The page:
We Don’t Want Charity,
We Want Justice
February 6, 1907 — Equality League of Self-Supporting Women, Joint Judiciary Committee of the Assembly and Senate, New York Legislature, Senate Chamber, Albany NY
[Testifying on a resolution proposing to strike the word “male” from the New York State Constitution]
Trade unionism is not very popular with some of you; but, gentlemen, it is the only protector we working women have. Why, that law to protect women from night work which some of our friends worked so hard to pass has just been declared unconstitutional. We have no votes to change the constitution We must depend on our union to protect us. We are ruled out in the State, and why shouldn’t our trade union get all our feelings of patriotism?
Miss Schneiderman, who wanted to come here to-day, but could not leave the city, sent you a message by me. Rose Schneiderman is a cap-maker. She is a Russian, but has been a long time in America. She told me to tell you how we women who were born in America or have lived here a long time and have learned to understand the laws in this country feel when we see some man from Europe who knows nothing of free government and is too old to learn just put right over our heads.
And, gentlemen, this shows in our working life. That man learns his lesson quickly, and thinks himself superior to every woman. He won’t take his place in any organization according to his ability, but wants to push in and lead, when he is not up to it.
Some one asked me the other night at the League of Self-Supporting women if my union aimed to make women’s wages equal to men’s. Why, I told them, the whole effort was to keep men’s up to ours.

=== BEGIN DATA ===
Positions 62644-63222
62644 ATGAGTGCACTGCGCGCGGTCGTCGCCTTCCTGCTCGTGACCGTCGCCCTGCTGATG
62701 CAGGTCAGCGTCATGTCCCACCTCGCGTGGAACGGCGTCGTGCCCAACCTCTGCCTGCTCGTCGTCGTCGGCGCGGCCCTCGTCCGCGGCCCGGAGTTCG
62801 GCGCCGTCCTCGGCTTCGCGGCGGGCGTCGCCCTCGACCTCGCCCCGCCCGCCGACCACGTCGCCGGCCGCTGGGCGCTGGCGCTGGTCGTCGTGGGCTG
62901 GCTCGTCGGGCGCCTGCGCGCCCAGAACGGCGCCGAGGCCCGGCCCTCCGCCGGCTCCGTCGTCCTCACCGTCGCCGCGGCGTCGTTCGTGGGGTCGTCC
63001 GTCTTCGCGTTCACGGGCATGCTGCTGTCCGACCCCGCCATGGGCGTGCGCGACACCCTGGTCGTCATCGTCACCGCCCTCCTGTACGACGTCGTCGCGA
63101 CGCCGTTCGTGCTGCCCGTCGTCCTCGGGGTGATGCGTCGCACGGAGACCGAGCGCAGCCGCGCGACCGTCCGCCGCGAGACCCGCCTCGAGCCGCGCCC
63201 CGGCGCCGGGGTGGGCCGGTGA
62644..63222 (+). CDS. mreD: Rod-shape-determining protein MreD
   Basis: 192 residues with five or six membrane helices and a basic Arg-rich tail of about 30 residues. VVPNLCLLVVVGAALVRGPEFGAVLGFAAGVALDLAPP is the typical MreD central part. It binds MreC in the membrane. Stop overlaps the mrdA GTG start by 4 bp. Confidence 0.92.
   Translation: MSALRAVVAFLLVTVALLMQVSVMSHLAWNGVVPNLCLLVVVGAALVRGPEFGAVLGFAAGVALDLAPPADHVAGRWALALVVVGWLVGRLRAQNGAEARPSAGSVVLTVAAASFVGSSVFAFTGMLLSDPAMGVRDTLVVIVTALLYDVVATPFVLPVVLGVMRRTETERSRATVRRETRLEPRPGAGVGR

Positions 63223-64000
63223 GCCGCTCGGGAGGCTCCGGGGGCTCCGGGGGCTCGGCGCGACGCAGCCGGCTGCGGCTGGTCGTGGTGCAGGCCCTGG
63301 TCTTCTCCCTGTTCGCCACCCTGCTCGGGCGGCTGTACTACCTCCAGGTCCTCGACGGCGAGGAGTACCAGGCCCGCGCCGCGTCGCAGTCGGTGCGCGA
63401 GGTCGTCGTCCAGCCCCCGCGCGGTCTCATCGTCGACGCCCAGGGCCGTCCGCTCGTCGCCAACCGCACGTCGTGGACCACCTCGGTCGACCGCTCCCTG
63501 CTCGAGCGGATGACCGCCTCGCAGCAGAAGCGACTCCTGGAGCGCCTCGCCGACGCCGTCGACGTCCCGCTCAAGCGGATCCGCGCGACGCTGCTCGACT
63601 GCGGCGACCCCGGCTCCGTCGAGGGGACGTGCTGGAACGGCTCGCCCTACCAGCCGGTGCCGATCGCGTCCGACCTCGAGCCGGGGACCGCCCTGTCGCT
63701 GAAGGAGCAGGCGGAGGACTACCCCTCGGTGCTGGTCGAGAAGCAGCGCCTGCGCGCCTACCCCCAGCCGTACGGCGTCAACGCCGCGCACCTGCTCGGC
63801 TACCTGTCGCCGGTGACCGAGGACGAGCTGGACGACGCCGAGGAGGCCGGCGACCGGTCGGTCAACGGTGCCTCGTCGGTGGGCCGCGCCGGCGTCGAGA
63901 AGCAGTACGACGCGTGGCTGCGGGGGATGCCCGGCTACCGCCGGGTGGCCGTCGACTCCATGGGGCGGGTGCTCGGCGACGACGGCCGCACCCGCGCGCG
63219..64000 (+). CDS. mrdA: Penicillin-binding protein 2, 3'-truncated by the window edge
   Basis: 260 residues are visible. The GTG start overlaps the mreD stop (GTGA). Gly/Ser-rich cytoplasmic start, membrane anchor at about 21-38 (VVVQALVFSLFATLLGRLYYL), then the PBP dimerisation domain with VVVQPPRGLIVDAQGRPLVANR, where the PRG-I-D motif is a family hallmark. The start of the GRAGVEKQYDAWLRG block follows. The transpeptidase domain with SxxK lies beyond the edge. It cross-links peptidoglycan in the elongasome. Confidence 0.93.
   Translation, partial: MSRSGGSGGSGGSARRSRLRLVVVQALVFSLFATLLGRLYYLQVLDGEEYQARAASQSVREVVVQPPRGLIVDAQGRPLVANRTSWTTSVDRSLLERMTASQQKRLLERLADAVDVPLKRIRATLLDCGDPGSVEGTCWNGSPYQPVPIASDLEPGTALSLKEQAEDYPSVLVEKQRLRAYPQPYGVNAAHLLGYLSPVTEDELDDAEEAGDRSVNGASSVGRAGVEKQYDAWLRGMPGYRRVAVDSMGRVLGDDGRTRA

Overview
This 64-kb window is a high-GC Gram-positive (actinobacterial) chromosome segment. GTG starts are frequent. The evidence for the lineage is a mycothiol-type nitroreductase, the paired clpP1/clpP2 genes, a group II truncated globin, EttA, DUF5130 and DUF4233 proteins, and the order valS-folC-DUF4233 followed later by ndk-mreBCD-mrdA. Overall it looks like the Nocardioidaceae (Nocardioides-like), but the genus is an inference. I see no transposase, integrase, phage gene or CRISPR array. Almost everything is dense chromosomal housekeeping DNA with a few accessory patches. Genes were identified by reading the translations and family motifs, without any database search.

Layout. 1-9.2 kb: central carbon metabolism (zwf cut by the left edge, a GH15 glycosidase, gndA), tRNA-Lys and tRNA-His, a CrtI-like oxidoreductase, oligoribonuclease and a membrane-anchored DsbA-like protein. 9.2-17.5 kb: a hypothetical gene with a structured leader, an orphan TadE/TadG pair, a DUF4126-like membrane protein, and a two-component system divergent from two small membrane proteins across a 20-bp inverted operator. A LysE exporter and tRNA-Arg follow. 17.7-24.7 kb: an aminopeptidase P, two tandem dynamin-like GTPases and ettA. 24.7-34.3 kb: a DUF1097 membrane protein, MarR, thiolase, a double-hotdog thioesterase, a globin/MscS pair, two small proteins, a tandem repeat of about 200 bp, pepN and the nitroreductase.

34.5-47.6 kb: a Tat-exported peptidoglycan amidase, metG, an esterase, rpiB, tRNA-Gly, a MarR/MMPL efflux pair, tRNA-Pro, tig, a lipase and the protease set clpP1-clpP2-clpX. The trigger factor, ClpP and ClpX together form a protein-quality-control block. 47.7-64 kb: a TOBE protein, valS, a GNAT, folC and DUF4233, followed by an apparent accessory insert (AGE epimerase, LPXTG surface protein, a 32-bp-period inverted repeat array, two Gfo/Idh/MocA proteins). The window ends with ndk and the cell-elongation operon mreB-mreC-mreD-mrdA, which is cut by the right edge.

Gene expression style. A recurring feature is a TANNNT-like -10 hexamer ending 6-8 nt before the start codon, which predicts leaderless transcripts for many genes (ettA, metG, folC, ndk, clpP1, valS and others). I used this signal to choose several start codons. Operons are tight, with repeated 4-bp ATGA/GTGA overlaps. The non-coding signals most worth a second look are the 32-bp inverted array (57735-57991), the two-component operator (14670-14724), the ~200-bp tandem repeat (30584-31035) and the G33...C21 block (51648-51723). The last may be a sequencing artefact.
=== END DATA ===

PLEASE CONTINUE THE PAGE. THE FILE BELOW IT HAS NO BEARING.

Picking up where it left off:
In some of the clothing trades almost all the workers a little time ago were women, and women who ahead been born in America, or who had lived here a long time. They were self-respecting women, and skilled in their trade. Then came foreign men. They knew nothing about the country or the conditions here, but the State told them they knew everything better than any woman. Well, in such unions we women have a tough job bringing the men up to our standard. The State has much to answer for in filling those men full of conceit.
Gentlemen, that training school of mine, the trade union has taught me that men and women must stand as equals. The big, strong man doesn’t want any advantage over us, and the small man ought not to have any advantage in citizenship, for it only makes him overbearing.
Two million of the big, strong men, the men in the National Federation of Labor, have declared that they want us working women to be their equals in the State. And I bring you this resolution from the Central Federated Union in New York asking you to help us get the vote:
“Whereas, Women workers are handicapped as wage-earners through being deprived in the State of New York of full citizenship; be it therefore
Resolved, That the Joint Judiciary Committee of the Senate and Assembly be urged to report favorably the concurrent resolution which proposes such an amendment to the Constitution as shall give women the same protection as which men now enjoy as voters.”
One of the ladies in opposition has just asked you to save her from the cares of citizenship and leave her free to carry on her charity and philanthropy. Charity for whom? Why, for such as me! But, gentlemen, we don’t want charity, we want justice.
Source: Two Speeches by Industrial Women, ed. Harriot Stanton Blatch (New York: The League of Self-Supporting Women) 1907, p. 3-5.